Approximately 120 students take part in the ten Remington Center clinical programs each year. This number includes the majority of the students who start year-long clinicals during the summer, as well as the students whose clinics operate only in the summer or only during the school year. All programs require a student to have successfully completed at least the first year of law school and have taken Introduction to Criminal Procedure.
Remington Center students perform a wide variety of legal work, from the mundane of document review and transcript digesting, to the challenges of brief writing, the excitement of arguing in a contested hearing where a person’s liberty is at stake, and the fulfillment of facilitating a victim-offender dialog. Students work on real cases with real clients and with real consequences. But they also work in an environment where they can safely make mistakes and learn from those mistakes. The students’ work is closely supervised by experienced attorneys who provide guidance, encouragement, and correction when needed.
In addition to applying substantive law to their cases, students learn the complexities of actual law practice including time management, how to interview, how to handle angry clients and uncooperative opposing attorneys, and the importance of preparation and attitude in the courtroom. Many students who have found the study of theoretical law frustrating, find a renewed interest in the law when they see the theoretical principles they have learned in the classroom applied to real situations. The clinical programs also ask students to think broadly about the criminal justice system they are working within – why the system is as it is, and how it can realistically be improved.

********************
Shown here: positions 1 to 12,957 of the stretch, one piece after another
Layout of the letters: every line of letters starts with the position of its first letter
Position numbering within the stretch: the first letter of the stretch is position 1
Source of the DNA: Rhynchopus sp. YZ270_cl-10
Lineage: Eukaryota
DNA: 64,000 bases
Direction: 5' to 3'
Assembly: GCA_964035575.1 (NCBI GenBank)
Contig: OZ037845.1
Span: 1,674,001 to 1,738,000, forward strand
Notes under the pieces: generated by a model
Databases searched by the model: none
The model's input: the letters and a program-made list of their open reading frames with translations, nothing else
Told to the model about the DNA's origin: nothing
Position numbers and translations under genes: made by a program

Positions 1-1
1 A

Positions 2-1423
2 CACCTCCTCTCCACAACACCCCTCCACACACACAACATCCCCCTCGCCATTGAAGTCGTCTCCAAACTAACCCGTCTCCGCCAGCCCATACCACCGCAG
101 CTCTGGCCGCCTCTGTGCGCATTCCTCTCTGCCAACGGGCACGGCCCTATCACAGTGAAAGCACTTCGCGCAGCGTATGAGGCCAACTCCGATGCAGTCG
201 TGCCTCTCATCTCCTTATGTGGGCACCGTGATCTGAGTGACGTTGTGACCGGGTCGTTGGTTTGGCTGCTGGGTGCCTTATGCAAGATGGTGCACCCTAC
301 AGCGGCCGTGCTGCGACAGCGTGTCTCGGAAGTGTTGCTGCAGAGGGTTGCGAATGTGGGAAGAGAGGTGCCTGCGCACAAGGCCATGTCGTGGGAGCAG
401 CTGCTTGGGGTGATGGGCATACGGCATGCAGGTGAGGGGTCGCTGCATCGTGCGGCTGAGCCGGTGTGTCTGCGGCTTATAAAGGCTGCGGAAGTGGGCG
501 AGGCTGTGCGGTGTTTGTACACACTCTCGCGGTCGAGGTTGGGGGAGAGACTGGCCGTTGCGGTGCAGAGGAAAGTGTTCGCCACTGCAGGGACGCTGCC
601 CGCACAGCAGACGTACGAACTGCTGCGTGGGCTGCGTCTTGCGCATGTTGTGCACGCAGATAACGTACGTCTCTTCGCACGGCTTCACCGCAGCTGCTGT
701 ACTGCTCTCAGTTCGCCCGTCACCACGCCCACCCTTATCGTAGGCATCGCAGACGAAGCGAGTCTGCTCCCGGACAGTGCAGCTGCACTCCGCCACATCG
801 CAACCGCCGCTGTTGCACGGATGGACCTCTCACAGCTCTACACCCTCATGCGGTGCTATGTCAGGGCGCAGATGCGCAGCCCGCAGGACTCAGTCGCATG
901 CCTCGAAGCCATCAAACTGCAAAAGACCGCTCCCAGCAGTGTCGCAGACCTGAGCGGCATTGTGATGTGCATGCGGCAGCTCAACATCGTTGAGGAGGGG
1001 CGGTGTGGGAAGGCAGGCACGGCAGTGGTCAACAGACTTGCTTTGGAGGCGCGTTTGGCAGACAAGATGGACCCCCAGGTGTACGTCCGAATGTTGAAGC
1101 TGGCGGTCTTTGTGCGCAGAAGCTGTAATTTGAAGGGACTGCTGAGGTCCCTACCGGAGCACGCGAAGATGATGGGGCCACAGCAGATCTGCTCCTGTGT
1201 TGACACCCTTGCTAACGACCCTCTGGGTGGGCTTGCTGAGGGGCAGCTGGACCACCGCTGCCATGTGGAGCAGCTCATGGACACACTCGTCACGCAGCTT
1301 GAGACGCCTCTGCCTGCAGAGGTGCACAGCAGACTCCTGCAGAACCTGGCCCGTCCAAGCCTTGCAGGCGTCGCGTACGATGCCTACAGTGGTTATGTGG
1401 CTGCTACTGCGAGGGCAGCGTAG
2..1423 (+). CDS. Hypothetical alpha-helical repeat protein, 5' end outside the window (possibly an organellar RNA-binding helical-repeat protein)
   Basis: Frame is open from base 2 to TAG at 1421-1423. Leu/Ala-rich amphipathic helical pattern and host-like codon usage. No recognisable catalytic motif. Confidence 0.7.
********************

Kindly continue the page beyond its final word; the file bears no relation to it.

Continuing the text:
Remington Center Student Awards
Every spring, as part of the Law School's Spring Honors and Awards program, the Remington Center presents two awards to outstanding clinical students.
The first award was established by the family of the late attorney Melvin Friedman. At the request of his family, the Melvin Friedman Memorial Scholarship honors a student who has done outstanding work in the Wisconsin Innocence Project. 2008 Melvin Friedman Memorial Scholarship has been awarded to Warren Beck (2L).
The second award is the Catherine Manning Memorial Award. Catherine Manning was a clinical instructor in LAIP during 1988-89, who was tragically killed in a car crash. In her memory, the program established the Catherine Manning Award, which honors one or two students each year who have done outstanding work in a prison project, other than the Wisconsin Innocence Project. A plaque listing the names of Catherine Manning Award winners since 1989 is proudly displayed in the Remington Center suite.This year's recipients of the Catherine Manning Award are Margaret Drees (2L) and Rachel Krueger (2013). For the Remington Center's clinical faculty, both of these awards carry a great deal of meaning.
We hope that you will join us in congratulating Warren, Margaret and Rachel on these honors, and in expressing appreciation for their devotion to the program and to their clients.